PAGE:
- Published: 18 July 2009
The International Society of Gender Medicine’s 4th Congress “Sex and Gender in Medicine” will be held on November 6-8 2009 in Berlin. This conference is hosted by the Centre for Gender in Medicine (GiM), whose aim is the systematic analysis of sex and gender differences in medicine and its introduction into medical education. This includes:
- Published: 18 July 2009
Are you interested in rural General Practice? The Rural Health Education Foundation has produced an excellent video about women GPs in rural practice that is available for viewing at the RHEF website (free registration required). The 51 minute video features interviews with rural GPs Dr Jenny May (Chair, RDAA Female Doctors Group), Dr Miriam Grotowski (Tamworth, NSW), Sheilagh Cronin (Cloncurry and Gold Coast, QLD), Nola Maxfield (Wonthaggi, VIC), Ruth Stewart (Camperdown, VIC) and Angela Titmuss (Alice Springs, NT). These remarkable women discuss their experiences and issues including their practice models, their children's education, the need to maintain strong personal and professional networks and support, and the lifestyle options available to a rural GP. Click here to read more about the video on the RHEF website.
- Published: 11 July 2009
AFMW has made a submission to the National Women's Health Policy Consultation highlighting issues of importance including violence (both domestic and occupational), gender equity and improving the responsiveness of the health system to the specific needs of women and groups of women most at risk. It recommends a focus on prevention, the use of a strong and emerging evidence base and a lifecourse approach, and is underpinned by the key principles of the AFMW philosophy - caring, respect, service, equity, equality, human rights, gender competence and development. To download the AFMW submission please click here. For more information about the National Women’s Health Policy click here.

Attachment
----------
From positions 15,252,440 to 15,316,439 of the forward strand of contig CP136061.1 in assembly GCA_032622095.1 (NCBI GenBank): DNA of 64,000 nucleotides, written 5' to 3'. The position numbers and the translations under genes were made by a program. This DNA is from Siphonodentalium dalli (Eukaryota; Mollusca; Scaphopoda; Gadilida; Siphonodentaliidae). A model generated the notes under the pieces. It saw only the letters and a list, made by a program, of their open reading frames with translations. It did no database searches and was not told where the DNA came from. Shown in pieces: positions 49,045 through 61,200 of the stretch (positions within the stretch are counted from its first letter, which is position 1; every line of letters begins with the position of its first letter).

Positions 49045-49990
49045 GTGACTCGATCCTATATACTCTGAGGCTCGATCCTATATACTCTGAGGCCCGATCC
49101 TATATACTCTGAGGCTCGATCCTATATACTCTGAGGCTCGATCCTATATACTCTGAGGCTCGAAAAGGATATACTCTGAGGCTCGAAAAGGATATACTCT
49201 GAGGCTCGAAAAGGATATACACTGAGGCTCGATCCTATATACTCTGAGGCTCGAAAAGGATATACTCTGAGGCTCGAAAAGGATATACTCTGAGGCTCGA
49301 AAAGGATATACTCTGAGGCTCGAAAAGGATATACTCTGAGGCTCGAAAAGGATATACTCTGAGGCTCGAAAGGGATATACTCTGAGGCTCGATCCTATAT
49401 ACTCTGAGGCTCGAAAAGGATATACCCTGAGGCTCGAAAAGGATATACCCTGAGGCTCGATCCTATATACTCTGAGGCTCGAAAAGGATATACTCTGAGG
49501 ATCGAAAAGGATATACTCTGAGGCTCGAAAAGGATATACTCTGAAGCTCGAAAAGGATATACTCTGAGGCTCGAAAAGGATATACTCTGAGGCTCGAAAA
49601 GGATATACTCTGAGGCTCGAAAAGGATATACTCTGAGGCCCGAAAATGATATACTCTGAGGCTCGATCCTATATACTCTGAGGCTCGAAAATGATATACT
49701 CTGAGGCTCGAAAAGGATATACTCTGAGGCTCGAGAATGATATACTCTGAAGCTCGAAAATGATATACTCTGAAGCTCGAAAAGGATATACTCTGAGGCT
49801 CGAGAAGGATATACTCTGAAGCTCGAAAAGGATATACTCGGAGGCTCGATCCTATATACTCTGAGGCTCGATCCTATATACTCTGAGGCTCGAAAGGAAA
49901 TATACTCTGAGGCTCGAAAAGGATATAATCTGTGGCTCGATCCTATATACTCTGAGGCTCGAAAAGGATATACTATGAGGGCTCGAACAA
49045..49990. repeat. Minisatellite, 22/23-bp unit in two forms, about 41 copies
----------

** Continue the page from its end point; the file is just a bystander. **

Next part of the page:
- Published: 04 July 2009
- Published: 20 June 2009
Medical professionalism comprises a set of values, attitudes and behaviours that lie at the heart of good medical care. The trust that patients have in their doctor is critical to their successful care. However, the relationship between doctors and society, the doctor-patient relationship and the environments in which doctors undertake their training and their practice have all changed. Public trust has been undermined and a questioning of traditional values and behaviour have also greatly influenced the life and work of doctors.
- Published: 19 June 2009
"Today more than half of all new medical students are female. Compared with the early 1960s, the number of men entering medical schools each year has doubled: but for women the number has increased by a factor of ten. Further along the career path, women form a majority – sometimes substantial – of the annual training intake into most specialties.Women already make up 40% of all doctors and 28% of all consultants. As the demographic change now underway works through to consultant level, women are likely – on present trends – to become the majority of general practitioners (GPs) by 2013, and the majority of all doctors sometime after 2017."
Thus begins the introduction to the UK Royal College of Physicians summary on the study "Women and Medicine: The Future". The report was commissioned following heightened interest in the increasing number of women entering the medical profession at undergraduate level. The aim of the report and its recommendations is to guide the profession and policy makers towards the development of a high quality workforce.